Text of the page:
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C++ Overwrite txt files in all subdirectories of folder with "100"

Posted on 2004-03-29
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Last Modified: 2007-12-19
I did post a similar question about this before but it was for vbs. I am playing around with C++ a bit and windered if it would be possible to do it in C++ instead.

What I am trying to do is overwrite / truncate all .txt and possibly .ini files in a directory and it's subdirectories with "100" without quotes.

It is to form the small app to reset all print credits to 100 every week.

How can I do this?

Many thanks,
S-P.
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Question by:Sparky-Plug
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21 Comments
 
LVL 12

Expert Comment

by:stefan73
ID: 10705108
Hi Sparky-Plug,
First of all: This is a task better suited for Perl or even a batch file...

The easiest way in C/C++ is via the glob function:

#include <glob.h>


main(){
    glob_t buf;
    int i;

    buf.gl_offs = 0;

    glob ("*.txt", GLOB_DOOFFS, NULL, &globbuf);
    glob ("*.ini", GLOB_DOOFFS|GLOB_APPEND, NULL, &globbuf);

    for(i=0;i<buf.gl_pathc;i++)
        printf("Match %d: %s\n",i,buf.gl_pathc[i]);
}


Via opendir/readdir/closedir you can also get a directory content, which is probably the better way for recursion:
if (entry is a directory)
    recurse(entry)
else if (entry matches pattern)
    write_100

etc.


Cheers,
Stefan
0
 
LVL 39

Expert Comment

by:itsmeandnobodyelse
ID: 10705526
Stefan,

if he played with vbs before, he is most likely on a Windows platform where glob.h normally doesn't exist.

Sparky,

what do you mean by truncating/overwrite with  "100". Do you want to have 100 as (only) contents of all  .txt and .ini files?

If so, a batch file will do that like this

@echo off

if "%1"=="" goto ERR
for /F %%i in ('dir /s /b %1\*.txt') do echo 100> %%i
for /F %%i in ('dir /s /b %1\*.ini') do echo 100> %%i
goto END

:ERR
echo.
echo Missing argument. Expecting
echo.
echo      %0 full_directory_path
echo.
echo For example:
echo.
echo      %0 C:\temp\myTempFiles
echo.

:END

Regards, Alex
0
 
LVL 17

Expert Comment

by:rstaveley
ID: 10705733
If you do want to use C/C++ on Windoze, here is the source code for a recursive directory listing utility written in C rather than C++, which you can hack to suit your purposes. Look for the --> marker and make your edit at that point:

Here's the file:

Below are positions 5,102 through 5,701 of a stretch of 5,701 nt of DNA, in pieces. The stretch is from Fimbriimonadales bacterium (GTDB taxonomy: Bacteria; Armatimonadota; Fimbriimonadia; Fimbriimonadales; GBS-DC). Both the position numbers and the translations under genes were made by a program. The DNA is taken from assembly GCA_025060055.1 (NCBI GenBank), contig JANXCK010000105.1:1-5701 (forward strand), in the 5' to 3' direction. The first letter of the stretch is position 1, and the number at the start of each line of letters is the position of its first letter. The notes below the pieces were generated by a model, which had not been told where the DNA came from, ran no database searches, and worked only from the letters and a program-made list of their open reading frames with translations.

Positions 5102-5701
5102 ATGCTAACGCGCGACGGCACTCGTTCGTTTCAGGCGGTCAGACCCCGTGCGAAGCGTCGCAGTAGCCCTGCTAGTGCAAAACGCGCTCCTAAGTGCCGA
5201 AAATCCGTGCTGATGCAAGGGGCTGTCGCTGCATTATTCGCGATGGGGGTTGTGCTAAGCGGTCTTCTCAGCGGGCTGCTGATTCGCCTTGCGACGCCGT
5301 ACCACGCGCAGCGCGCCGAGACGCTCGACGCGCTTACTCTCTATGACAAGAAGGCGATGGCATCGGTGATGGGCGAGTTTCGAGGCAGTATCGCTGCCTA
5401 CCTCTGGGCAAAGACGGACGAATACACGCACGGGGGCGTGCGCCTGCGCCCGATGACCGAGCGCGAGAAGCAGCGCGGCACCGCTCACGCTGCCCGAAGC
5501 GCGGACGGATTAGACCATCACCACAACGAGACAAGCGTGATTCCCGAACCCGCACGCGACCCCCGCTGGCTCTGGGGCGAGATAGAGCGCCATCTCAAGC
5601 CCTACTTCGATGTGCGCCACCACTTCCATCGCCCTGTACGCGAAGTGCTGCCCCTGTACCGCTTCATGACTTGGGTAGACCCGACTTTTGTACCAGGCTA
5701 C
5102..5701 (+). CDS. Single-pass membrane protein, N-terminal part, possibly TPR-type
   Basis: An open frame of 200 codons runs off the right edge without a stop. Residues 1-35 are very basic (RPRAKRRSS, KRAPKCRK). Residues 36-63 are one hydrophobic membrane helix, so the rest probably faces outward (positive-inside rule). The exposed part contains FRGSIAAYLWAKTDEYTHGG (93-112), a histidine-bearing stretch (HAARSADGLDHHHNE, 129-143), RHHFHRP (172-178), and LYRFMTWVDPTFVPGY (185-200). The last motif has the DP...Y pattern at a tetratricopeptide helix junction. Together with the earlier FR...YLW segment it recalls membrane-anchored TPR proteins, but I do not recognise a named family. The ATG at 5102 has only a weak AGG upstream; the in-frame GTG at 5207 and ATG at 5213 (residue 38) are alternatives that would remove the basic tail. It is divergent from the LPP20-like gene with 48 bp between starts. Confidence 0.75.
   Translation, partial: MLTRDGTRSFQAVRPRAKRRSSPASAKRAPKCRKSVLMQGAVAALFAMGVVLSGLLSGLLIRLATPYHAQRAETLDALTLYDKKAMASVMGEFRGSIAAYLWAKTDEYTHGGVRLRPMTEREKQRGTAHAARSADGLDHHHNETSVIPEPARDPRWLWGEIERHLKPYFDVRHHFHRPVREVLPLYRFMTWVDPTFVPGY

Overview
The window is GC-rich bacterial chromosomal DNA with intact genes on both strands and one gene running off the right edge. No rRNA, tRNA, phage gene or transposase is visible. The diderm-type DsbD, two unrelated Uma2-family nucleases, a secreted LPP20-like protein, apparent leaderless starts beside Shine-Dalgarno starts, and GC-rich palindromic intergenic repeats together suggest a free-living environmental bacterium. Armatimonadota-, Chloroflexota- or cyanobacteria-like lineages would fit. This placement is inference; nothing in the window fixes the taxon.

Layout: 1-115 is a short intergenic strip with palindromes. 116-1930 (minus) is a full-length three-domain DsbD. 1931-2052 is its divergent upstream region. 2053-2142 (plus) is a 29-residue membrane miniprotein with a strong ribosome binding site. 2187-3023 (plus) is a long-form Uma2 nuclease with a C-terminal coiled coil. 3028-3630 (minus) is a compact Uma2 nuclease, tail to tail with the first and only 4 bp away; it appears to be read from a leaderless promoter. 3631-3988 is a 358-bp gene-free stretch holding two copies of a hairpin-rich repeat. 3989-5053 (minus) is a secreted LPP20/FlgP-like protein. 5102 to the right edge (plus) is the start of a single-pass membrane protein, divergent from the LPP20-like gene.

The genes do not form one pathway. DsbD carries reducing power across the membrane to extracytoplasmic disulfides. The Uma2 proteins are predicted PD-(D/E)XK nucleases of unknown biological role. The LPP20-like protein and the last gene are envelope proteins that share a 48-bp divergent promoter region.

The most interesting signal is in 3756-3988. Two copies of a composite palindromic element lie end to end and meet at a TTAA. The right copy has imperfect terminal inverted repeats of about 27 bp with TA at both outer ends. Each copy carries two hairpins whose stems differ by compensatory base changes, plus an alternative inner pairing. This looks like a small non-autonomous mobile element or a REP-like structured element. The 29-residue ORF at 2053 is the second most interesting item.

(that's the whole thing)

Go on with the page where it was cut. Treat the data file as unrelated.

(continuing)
--------8<--------
#include <windows.h>
#include <stdio.h>
#include <string.h>

int processdirectory(LPCTSTR);
void error(LPCTSTR);

int main(int argc,char **argv)
{
      if (argc < 2)
            return fprintf(stderr,"Usage: %s {directoryname}\n",*argv),1;

      while (--argc)
            processdirectory(*++argv);

      return 0;
}

/*
 * Process all files and subdirectories in the directory
 */
int processdirectory(LPCTSTR directoryname)
{
WIN32_FIND_DATA fdata;
HANDLE handle;
char *filespec;
char *inner_directoryname;

/* Allocate memory for the file specification */

      if ((filespec = malloc(strlen(directoryname)+4+1)) == NULL)
            return error("Out of memory"),1;

/* Format the file specification, using the directory name */

      sprintf(filespec,"%s\\*.*",directoryname);

/*      fprintf(stderr,"Processing \"%s\"\n",filespec);/**/

/* Look for *.* in the directory */

         if ((handle = FindFirstFile(filespec,&fdata)) == INVALID_HANDLE_VALUE)
              return error("Invalid filespec"),free(filespec),2;

/* Print the file names */

      do {
      char *full_filename;
      DWORD attrs;

            if ((full_filename = malloc(strlen(directoryname)+strlen(fdata.cFileName)+1+1)) == NULL)
                  return error("Out of memory"),free(filespec),1;

/* Get the fully qualified filename */

            sprintf(full_filename,"%s\\%s",directoryname,fdata.cFileName);

/* Read off the file attributes */

              attrs = GetFileAttributes(full_filename);

/* Handle all non-directories */

            if (!(attrs & FILE_ATTRIBUTE_DIRECTORY)) {

/* ---> Here's where you should do your hacking, instead of printing the filename, why not overwrite the file with your 100.... */

                  printf("%s\n",full_filename);
            }

/* Recurse into directories */

            else if (strcmp(fdata.cFileName,".") && strcmp(fdata.cFileName,".."))
                  processdirectory(full_filename);